By all appearances, Soichi Negishi is a sweet, well-mannered boy who loves Swedish pop music, trendy boutiques, and all things fashionable. But at the same time he’s also Krauser II, front man for Detroit Metal City, an indie death metal band whose popularity increases by the day. Once the DMC makeup goes on and Soichi takes the stage, his natural talents as a death metal god can’t help but flourish. Is this the band he’s truly destined to be in?
When Detroit Metal City was first announced, there was a lot of excitement for the series, and reviews of the first volume were well received. By Volume 5 though, some of that excitement waned, and the cursing and jokes got tiresome. Now at volume 9, and not even having read the first 8, the jokes still come off as tiresome, but by the end, some plot-ty stuff leading up to the end of the series breathes back some life.
DMC comes off as the same joke told over and over with some profanity to up the shock value. The series started with jokes about Soichi wanting to do his own sweet pop music, but is much more successful as the violence spouting lead singer of a death metal band, with that part of him popping out occasionally when his own attempts at expression fail. Volume 9 is just more of this. Whether he’s trying to be a street performer or impress his trendy girlfriend, the more things go wrong, the more Krauser II comes out. After the third or fourth time, it wears thin, because you can see it coming a mile away.
I thought I wouldn’t like this title because of the profanity and offensive lyrics, but there really wasn’t a lot of that. DMC is never seen in concert, as Soichi does spend so much time trying to get himself recognized for his pop music. But it turned out I didn’t care for it because it just wasn’t that fun. The moments that got the most laughs from me were the DMC dictionary entries. A few scenes managed to elicit a smile, such as his finally “manning up” and giving Mao one word, and the way he took to the combine when he went home. Also, the counting of the number of times the f-bomb was dropped and “rape” said was enlightening. But overall, most of the chapters made me feel more uncomfortable than want to laugh at Soichi’s situations.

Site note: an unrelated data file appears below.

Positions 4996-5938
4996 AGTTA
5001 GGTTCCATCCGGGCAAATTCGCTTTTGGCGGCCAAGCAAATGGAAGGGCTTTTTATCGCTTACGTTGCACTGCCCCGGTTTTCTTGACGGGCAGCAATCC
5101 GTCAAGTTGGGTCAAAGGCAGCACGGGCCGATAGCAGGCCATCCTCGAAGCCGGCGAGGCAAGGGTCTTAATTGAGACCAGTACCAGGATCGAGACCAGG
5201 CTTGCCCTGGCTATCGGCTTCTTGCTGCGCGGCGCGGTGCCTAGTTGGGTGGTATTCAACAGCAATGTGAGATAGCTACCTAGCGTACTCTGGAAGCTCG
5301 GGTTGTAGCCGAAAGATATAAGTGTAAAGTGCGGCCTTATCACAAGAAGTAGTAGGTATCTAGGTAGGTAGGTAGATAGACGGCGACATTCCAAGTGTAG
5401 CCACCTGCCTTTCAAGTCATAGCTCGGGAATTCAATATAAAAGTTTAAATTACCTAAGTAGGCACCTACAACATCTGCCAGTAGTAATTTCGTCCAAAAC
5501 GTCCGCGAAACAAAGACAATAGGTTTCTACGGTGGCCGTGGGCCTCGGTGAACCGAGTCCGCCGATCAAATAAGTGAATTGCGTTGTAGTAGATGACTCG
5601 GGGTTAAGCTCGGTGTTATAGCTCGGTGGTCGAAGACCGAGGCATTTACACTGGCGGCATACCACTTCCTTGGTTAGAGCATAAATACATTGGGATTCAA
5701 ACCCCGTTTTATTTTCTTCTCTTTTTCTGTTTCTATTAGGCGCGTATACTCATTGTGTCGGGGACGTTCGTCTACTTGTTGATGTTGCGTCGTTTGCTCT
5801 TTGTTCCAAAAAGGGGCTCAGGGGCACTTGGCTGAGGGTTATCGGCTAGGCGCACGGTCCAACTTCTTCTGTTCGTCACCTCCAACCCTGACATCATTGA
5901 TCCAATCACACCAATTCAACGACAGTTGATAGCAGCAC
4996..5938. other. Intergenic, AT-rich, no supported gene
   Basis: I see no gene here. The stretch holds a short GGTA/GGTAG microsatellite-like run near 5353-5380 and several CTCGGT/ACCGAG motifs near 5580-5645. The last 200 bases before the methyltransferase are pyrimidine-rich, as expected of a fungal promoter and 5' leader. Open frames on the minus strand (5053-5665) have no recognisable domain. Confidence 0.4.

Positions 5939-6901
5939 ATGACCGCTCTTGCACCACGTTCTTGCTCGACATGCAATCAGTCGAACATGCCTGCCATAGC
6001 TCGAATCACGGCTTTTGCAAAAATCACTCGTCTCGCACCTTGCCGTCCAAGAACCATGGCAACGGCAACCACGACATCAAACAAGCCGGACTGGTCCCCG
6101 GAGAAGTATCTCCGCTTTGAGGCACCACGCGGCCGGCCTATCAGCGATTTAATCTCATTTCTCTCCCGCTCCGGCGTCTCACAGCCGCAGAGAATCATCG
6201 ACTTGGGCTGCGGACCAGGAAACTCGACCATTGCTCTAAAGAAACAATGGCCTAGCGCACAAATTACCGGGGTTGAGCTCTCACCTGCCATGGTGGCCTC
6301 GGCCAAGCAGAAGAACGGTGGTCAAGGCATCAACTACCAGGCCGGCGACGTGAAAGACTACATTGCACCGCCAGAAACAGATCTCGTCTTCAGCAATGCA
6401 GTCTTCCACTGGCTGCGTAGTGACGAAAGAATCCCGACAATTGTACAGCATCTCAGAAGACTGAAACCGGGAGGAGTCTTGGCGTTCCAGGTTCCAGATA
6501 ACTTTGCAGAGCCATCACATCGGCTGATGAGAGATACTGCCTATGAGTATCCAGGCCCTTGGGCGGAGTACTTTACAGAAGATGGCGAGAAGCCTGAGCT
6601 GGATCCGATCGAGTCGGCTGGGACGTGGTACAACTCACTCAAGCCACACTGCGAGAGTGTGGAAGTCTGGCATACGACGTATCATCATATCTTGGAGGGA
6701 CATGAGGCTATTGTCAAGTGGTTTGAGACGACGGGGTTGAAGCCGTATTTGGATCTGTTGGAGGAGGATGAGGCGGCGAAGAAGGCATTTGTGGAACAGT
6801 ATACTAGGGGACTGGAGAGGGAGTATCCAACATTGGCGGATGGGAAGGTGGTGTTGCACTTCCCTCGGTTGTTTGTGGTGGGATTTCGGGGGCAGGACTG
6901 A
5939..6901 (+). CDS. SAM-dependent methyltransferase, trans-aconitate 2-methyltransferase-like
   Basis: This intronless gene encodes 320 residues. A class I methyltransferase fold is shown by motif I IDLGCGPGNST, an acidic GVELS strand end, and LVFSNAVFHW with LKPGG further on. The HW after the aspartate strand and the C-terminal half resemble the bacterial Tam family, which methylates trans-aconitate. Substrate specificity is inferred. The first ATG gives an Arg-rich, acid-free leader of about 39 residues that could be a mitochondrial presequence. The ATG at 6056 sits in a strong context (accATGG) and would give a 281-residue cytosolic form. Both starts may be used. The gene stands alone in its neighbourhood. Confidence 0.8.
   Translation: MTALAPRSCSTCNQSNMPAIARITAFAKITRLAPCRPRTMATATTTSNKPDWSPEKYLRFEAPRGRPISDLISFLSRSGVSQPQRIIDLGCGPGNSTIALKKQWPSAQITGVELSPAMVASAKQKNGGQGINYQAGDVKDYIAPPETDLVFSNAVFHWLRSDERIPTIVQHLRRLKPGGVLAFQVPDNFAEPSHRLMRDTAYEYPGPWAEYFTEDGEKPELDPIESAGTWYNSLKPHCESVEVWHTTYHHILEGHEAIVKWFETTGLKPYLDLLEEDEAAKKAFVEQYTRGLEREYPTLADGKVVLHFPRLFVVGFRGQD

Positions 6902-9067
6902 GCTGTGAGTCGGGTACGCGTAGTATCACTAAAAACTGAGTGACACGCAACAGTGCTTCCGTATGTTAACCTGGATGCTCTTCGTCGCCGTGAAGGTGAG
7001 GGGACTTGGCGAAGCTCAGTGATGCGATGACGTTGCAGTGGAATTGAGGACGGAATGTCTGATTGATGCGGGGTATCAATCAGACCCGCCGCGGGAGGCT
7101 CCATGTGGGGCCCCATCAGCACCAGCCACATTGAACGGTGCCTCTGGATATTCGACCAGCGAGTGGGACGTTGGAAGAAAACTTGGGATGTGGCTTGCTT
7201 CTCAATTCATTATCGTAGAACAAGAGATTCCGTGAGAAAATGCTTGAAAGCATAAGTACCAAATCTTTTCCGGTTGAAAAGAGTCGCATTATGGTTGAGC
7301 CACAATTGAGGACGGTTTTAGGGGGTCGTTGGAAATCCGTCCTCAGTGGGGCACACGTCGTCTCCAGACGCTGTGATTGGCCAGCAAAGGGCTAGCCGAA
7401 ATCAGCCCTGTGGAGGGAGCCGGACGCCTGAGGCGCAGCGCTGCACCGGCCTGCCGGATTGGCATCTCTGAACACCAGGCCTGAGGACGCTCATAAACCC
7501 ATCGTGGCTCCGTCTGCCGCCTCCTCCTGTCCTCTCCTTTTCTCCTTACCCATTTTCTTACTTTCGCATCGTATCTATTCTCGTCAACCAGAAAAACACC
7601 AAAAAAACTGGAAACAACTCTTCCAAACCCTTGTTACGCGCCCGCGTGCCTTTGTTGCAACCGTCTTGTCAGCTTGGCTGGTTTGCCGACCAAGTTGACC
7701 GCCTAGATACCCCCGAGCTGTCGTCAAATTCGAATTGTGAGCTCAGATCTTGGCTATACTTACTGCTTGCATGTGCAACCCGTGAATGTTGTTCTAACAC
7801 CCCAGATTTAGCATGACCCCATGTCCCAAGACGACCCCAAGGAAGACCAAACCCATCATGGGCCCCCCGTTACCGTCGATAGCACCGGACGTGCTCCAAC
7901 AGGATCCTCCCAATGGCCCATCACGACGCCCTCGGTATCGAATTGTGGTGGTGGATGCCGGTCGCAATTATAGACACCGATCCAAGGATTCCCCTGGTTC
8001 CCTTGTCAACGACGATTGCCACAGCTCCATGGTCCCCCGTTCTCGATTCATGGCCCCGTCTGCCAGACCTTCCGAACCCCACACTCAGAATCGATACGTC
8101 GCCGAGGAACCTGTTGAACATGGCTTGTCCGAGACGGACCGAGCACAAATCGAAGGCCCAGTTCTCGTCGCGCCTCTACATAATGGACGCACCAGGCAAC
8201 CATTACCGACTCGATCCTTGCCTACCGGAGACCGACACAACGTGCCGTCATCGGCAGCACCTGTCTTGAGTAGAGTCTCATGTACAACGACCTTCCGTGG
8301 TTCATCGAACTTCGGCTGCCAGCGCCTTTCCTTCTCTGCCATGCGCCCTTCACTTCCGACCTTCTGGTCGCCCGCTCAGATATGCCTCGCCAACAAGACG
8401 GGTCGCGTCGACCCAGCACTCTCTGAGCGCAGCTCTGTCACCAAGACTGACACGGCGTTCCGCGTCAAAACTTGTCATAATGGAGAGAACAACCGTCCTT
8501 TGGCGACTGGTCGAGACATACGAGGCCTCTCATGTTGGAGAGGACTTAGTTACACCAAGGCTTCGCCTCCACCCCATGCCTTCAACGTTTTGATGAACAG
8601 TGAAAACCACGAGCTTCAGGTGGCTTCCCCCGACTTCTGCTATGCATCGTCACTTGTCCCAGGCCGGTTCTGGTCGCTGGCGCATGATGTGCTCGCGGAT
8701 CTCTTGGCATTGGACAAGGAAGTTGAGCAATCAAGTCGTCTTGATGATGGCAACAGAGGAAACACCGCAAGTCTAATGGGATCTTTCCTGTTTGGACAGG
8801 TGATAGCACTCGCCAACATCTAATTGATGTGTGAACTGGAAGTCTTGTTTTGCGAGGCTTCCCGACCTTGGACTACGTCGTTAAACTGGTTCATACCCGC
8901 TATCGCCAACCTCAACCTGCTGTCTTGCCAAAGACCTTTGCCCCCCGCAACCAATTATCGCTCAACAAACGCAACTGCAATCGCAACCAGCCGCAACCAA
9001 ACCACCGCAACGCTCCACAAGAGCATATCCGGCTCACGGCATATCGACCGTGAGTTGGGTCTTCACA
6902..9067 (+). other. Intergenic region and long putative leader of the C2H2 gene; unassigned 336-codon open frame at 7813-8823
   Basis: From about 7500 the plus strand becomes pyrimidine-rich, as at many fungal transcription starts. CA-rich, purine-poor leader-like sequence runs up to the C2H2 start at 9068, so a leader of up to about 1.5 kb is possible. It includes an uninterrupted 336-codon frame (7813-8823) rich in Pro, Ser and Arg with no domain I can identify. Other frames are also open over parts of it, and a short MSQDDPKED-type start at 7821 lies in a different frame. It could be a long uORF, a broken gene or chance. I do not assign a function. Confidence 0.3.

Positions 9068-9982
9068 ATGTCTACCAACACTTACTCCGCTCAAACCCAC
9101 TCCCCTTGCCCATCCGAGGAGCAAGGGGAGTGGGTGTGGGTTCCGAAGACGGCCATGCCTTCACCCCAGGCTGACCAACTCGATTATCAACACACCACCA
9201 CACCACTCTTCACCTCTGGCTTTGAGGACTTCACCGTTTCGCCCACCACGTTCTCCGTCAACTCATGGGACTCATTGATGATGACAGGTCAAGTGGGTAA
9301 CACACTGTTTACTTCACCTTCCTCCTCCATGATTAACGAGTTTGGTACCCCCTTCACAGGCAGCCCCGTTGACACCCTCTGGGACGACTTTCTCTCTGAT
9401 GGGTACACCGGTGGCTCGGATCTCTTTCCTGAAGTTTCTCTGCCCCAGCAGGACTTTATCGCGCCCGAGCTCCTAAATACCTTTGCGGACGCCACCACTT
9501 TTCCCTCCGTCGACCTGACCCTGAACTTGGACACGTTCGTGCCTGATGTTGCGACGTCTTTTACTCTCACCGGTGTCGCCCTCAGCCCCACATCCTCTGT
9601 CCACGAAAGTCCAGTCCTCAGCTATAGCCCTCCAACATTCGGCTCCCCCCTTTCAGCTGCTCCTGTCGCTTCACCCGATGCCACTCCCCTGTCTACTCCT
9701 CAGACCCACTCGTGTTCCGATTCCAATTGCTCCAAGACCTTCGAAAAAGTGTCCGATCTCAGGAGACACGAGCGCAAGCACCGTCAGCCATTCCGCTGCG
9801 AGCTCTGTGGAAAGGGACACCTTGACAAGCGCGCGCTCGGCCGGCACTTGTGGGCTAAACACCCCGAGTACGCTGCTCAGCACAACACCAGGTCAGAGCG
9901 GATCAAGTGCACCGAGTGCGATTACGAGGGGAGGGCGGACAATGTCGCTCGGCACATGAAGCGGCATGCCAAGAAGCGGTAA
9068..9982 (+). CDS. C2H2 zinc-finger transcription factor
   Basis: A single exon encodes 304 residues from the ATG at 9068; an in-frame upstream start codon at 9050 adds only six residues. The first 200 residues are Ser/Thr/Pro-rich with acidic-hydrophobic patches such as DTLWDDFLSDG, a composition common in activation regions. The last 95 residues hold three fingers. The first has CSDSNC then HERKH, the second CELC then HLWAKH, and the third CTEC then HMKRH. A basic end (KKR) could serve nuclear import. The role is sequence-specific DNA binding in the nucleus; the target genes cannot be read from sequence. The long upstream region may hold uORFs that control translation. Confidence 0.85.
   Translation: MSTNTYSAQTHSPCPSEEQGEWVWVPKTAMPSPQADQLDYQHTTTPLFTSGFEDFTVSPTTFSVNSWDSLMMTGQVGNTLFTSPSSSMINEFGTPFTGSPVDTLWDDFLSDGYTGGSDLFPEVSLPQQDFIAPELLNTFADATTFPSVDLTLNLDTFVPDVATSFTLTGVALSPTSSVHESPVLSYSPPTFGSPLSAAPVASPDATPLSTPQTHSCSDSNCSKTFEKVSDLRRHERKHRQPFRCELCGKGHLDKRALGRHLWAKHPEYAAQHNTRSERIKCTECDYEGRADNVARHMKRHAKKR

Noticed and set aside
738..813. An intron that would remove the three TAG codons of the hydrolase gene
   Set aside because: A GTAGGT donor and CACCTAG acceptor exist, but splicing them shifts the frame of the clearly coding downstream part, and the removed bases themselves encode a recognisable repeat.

It wasn’t until the end that I started to get interested in this volume. After four death metal bands release their singles all on the same day, they are all beaten in sales by an unknown group with a song with no name, simply by word of mouth. Soichi meets the lead singer without his make up and bonds with him in ways not even the lead singer can understand. They share a problem and a dream, and it’s what Soichi decides to do with this knowledge that can potentially make the last volume interesting.
The title Detroit Metal City shares the same problem as the band it portrays. It relies too much on a gimmick that it can’t keep going forever. The novelty of foul language and outrageous song lyrics can only take one so far. I wonder if it really needed 10 volumes, but at least it was realized that it did need to end.